Neighbors protest proposed housing development by Cottage Grove nature preserve

A housing development is proposed to go in next to the Grey Cloud Dunes Scientific and Natural Area in Cottage Grove, Minnesota. (FOX 9)

With its rolling hills and unique plant life, the Grey Cloud Dunes Scientific and Natural Area is a naturalist’s dream. Soon, it will neighbor a sprawling housing development. It’s a change environmentalists and neighbors hope to prevent.

About two dozen people showed up to Wednesday’s Cottage Grove City Council meeting to voice their opposition to the development, saying the land is precious natural landscape that should be protected.

"We’re taking this incredibly pristine place and putting in apartment buildings. It’s just the wrong thing to do," said concerned neighbor Carla Inderrieden.

The proposed development encompasses 180 acres of land along the Mississippi River. While there was once a golf course there, it has remained otherwise untouched until now.

Inderrieden, who moved to the area in the last year, would like to see the land stay "as is"-something she thinks would complement the adjacent national park. But, the mayor says to buy the land out of private ownership would cost millions of dollars the city simply doesn’t have.

"Our hands are kind of tied in the amount of things we can do with this," said Cottage Grove Mayor Myron Bailey.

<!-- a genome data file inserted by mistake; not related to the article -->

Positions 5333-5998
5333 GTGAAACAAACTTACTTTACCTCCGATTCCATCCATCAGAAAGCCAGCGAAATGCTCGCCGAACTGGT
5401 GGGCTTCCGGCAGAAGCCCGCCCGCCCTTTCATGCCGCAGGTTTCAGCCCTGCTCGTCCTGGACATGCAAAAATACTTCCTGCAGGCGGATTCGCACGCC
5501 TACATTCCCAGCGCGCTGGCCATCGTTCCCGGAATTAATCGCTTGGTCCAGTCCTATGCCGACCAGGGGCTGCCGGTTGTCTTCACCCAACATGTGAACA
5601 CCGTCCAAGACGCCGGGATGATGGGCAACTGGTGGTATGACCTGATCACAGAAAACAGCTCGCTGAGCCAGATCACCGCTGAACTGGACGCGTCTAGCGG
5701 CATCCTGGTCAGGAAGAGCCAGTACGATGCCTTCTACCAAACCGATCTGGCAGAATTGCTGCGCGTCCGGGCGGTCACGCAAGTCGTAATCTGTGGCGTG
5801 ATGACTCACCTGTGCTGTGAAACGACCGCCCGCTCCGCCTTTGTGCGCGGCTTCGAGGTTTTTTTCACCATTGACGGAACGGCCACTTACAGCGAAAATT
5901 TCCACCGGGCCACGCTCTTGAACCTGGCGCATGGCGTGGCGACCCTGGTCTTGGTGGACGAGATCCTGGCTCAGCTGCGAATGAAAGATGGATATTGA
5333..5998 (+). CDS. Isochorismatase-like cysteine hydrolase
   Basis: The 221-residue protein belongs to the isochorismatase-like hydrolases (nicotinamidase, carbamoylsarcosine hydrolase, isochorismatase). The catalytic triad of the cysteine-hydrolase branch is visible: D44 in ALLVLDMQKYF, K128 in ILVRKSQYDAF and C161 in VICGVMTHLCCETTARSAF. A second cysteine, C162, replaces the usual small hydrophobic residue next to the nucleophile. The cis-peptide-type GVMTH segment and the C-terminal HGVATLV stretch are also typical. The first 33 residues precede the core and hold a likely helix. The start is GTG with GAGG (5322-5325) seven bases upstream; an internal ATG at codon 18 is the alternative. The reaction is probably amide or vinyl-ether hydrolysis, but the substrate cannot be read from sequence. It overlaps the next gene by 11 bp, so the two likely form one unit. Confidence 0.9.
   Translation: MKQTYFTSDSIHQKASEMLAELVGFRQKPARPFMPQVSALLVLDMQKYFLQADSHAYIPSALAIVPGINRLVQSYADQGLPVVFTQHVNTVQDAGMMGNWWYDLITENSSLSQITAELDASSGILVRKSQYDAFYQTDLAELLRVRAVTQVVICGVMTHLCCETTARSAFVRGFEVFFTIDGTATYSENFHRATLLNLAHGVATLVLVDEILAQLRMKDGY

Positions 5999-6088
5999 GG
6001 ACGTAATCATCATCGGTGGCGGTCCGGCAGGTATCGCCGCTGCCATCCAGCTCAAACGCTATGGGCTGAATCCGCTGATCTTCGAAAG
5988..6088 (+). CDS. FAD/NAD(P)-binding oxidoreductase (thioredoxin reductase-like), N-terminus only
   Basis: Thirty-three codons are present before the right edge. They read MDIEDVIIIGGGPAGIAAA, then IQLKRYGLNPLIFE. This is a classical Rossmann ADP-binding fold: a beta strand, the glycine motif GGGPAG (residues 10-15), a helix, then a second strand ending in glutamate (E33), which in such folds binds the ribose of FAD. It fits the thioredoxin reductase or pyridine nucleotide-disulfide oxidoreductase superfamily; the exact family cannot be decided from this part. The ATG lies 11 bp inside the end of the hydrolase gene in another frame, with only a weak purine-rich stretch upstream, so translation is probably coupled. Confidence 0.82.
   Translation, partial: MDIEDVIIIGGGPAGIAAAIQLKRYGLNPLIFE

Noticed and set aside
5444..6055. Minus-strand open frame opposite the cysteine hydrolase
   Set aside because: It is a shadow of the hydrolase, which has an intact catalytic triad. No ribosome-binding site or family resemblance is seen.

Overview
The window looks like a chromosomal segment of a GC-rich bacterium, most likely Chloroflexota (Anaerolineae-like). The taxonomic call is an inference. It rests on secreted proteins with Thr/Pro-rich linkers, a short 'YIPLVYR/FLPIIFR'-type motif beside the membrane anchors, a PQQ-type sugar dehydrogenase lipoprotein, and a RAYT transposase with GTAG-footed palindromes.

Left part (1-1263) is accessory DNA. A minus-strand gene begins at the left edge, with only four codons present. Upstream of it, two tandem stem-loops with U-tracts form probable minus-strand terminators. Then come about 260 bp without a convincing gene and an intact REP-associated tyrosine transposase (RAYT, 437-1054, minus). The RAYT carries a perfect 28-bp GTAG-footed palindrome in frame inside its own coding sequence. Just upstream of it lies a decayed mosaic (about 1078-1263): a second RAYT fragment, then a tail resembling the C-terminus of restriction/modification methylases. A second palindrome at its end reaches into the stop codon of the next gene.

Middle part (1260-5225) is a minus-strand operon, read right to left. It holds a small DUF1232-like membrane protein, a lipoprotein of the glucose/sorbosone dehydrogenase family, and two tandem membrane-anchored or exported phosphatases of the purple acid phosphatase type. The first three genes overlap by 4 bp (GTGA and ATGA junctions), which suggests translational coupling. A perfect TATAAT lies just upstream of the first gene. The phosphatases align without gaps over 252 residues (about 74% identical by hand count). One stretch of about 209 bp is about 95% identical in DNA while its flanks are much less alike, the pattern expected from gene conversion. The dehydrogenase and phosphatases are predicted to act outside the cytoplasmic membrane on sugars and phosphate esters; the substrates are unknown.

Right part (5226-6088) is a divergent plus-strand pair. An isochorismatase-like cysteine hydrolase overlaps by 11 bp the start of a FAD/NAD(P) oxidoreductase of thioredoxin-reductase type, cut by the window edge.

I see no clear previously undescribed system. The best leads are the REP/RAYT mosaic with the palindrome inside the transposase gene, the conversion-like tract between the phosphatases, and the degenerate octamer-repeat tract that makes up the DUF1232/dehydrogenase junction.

Mayor Bailey says with it being private land and already zoned for residential use, there’s not much city leaders can do to stop it. He says while proposals for the project have yet to be submitted, they have been proactively working with the developer to maintain as much natural park land as possible.

"We are listening, but there are only certain things we can do legally when it comes to taking a property and we can’t take the entire thing," said Bailey.

Bailey said the city will be conducting an environmental assessment, and promised neighbors a series of public meetings Wednesday night.

Those fighting the development have obtained counsel and do plan to take legal action against the city and developer.

"This is not about fighting business or fighting progress, this is about surviving another generation," said Inderrieden.